New polling by YouGov suggests MPs are evenly split on whether assisted suicide should be legalised in this country, with 35 per cent saying it should be legalised and 35 per cent opposed. By contrast, the general public are more in favour. MPs are right to be concerned about the consequences of any change in the law. Just imagine with me for a few moments the following scenario.
You wake up in the middle of the night because your phone is ringing. On the other end is a nurse at a local clinic. She explains in a clear, soft, tone that your mother — seemingly okay the last time you saw her — has died after activating her right to “a dignified death”. What would you say? “Excuse me?”
This scenario might sound like the plot of some dystopian novel. But it is all too real for a man called Tom Mortier. In 2012, his mother was euthanaised by doctors in Belgium. He only found out the day after. Unbeknownst to Mortier, the doctors had deemed his mother’s depression as “untreatable”. Devastated, he has sued the Belgian state and a ruling is due to be handed down.
Had you asked Mortier years ago about euthanasia, he has said he would probably have been supportive
Maybe you think Mortier’s case is an exception. Perhaps in numerical terms, you would be right. But the mere fact that it happened at all is chilling. What kind of decent, “progressive” society treats its own citizens in this way? Failing to inform a person’s loved ones that they are contemplating taking their own life.
When you look around the world, the slippery slope that accompanies euthanasia and assisted suicide laws is plain to see. In Canada, for example, assisted suicide and voluntary euthanasia were legalised in 2016 if death was “reasonably foreseeable”. But just three years later, a court ruled that this safeguard needed to be jettisoned. Now the door is being opened to assisted suicide for patients who are sick or disabled, but not dying. It’s taken just three years and already the law is being expanded.
Or take the Netherlands, which is the world’s first euthanasia laboratory. Already legal for anyone older than 12 years old, last year the Dutch government approved plans to allow euthanasia for terminally ill children aged between one and 12. In 2019, more than 6,300 euthanasia requests were handed in. It accounted for 4.2 per cent of the total number of people who died in the Netherlands in 2019.
Meanwhile in Belgium, euthanasia is leal in cases of “hopeless medical condition” and “suffering which cannot be alleviated”. In 2014, the law was changed to allow children to be included, with no age limit. The total number of people being euthanised grew 1000 per cent between 2003 and 2018, from 235 to 2357. In Belgium people have been euthanised due to depression, blindness and deafness, gender-identity crises and anorexia.
It’s not hard to see how medical practitioners might be pressured to create more spare beds
Despite all the efforts to protect the most vulnerable during this awful Covid-19 pandemic, the pro-assisted suicide lobby is relentlessly trying to build momentum for a law change in Westminster and at the Scottish Parliament as well. They claim that they are merely seeking a narrow alteration based on previous proposals. Following the private members’ ballot in the Lords, Baroness Meacher, the chair of Dignity in Dying (formerly the Voluntary Euthanasia Society) came seventh in the ballot. It will receive a second reading soon and although unlikely to become law, will amplify the issue, aided by a sympathetic media. And they keep talking up the safeguards that might accompany such a change.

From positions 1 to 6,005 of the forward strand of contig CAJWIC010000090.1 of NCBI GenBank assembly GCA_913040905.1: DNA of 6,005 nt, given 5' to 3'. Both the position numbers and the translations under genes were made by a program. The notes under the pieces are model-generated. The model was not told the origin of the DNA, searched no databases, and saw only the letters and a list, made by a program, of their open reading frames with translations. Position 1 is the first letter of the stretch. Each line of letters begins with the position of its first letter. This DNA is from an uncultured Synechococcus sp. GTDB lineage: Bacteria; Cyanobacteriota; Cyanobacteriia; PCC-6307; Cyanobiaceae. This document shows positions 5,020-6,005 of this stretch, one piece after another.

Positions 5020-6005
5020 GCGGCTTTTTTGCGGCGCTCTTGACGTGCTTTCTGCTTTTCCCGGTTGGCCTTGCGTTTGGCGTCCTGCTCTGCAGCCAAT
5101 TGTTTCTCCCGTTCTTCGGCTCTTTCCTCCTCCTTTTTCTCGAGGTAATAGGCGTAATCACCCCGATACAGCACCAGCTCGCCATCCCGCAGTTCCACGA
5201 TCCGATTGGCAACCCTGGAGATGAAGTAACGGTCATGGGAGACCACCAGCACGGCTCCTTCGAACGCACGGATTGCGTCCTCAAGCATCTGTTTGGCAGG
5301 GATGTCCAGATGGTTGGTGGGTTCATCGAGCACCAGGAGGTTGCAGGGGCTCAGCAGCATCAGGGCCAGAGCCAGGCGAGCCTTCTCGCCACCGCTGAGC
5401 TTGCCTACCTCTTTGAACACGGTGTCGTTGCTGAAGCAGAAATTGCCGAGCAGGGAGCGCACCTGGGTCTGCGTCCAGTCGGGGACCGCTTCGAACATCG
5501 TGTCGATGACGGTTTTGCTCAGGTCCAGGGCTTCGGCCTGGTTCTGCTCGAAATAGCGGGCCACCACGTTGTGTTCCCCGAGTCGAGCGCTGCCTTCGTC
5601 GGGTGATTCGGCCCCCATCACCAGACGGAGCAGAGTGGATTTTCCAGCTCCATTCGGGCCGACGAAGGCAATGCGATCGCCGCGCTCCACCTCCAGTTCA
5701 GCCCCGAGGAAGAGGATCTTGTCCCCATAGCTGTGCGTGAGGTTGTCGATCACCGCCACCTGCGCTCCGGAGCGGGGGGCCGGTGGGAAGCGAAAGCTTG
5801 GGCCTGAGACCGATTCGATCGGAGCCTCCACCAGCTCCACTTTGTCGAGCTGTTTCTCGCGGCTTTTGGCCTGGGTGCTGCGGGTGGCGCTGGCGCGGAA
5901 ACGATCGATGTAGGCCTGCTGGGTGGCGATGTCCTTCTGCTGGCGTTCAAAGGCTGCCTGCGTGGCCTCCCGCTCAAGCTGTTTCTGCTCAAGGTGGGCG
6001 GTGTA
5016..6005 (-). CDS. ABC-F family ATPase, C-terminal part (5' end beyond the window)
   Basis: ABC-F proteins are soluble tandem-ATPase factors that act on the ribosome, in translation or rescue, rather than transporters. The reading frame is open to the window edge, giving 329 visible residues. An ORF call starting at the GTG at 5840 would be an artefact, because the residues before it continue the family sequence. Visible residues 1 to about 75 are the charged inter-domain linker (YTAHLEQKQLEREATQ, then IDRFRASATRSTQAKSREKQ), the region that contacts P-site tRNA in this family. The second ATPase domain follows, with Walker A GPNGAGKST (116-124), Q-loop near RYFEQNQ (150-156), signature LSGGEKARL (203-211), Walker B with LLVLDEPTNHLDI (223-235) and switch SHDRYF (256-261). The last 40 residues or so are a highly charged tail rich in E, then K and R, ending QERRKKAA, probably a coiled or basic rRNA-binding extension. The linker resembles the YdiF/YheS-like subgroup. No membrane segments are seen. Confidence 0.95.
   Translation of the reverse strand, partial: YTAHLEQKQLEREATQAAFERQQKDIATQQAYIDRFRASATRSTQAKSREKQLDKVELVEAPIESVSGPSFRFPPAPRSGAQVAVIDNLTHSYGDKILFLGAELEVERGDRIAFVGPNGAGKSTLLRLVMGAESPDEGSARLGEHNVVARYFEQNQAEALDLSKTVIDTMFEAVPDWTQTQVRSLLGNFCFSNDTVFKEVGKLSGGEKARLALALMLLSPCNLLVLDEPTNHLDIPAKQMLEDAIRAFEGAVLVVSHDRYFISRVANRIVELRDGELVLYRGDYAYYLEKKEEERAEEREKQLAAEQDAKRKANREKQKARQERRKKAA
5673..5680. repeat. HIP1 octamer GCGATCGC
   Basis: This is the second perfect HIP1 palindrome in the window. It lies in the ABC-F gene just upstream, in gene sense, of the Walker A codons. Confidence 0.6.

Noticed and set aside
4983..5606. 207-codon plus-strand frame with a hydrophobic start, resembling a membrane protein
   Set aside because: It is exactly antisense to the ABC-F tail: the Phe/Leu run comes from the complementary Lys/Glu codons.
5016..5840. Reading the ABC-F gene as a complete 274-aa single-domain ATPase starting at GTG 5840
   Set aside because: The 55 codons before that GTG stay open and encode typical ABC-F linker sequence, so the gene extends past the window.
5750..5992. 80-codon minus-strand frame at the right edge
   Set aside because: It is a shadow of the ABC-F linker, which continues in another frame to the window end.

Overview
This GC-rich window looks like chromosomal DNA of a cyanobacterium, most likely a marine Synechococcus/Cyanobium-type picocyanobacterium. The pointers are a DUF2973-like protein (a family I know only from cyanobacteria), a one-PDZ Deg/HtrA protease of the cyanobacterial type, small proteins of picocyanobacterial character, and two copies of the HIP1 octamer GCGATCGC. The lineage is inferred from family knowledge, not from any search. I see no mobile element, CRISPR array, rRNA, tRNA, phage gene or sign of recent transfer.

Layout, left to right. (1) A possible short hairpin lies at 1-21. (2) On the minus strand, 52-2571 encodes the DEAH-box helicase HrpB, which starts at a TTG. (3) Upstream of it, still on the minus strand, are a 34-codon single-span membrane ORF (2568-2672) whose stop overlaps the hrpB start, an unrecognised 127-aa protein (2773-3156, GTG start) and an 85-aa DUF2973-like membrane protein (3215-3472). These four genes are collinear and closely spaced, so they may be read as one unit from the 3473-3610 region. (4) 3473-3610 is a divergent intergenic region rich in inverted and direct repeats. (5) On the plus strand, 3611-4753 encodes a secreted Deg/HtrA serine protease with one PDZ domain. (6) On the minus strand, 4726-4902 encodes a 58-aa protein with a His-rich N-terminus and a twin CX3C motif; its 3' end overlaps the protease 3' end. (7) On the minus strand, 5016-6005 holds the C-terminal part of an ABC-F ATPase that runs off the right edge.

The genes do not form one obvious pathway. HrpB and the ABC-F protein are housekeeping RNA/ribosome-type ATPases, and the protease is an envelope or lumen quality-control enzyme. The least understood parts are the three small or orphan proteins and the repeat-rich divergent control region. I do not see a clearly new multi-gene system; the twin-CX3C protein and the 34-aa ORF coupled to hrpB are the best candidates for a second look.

But try telling that to Tom Mortier.
No-one wants a bad death, either for themselves or their loved ones. To suffer in excoriating pain at the end of life is a nauseating thought. But thankfully, due to advances in modern medicine and the UK’s strong provisions of palliative care, the overwhelming majority of deaths do not involve unbearable suffering. Pain can be relieved, and a dignified end of life can be ensured.
Of course, there are those for whom pain relief does not work. These are immensely hard cases. The question we need to ask about such cases is should we fundamentally change the way we do end-of -life care to cater for a tiny minority of people? With respect, I believe the answer is no because the net result will be huge risks to the vulnerable majority, such as coercion, and the unspoken insinuation that those who experience terminal or serious illnesses ought to check out.
Such an approach cuts against the very nature of genuine, high-quality care and compassion. Far from being a “progressive change”, legalising assisted killing would in fact be a retrograde step. It would change forever the entire basis of the doctor-patient relationship. No longer would you be able to go to the doctors convinced they would do everything possible to keep you alive. Trust between doctor and patient would be irrevocably destroyed.
It would change forever the entire basis of the doctor-patient relationship
When you consider that the UK has an ageing population, with rising social care costs, it’s not hard to see how medical practitioners might be pressured by busy NHS managers to create more spare beds. It is a horrendous thought but in such desperate financial times, is it really that unrealistic?
Tom Mortier is seeking justice in Belgium. Had you asked him years ago about euthanasia, he has said he would probably have been supportive. That’s until he had a rude, personal encounter with the cruel laws that exist there. I suspect that’s how many people feel. On paper they think it’s fine. But when you look deeper, you realise just what a nightmare it would create if any form of assisted suicide was legalised in the UK.
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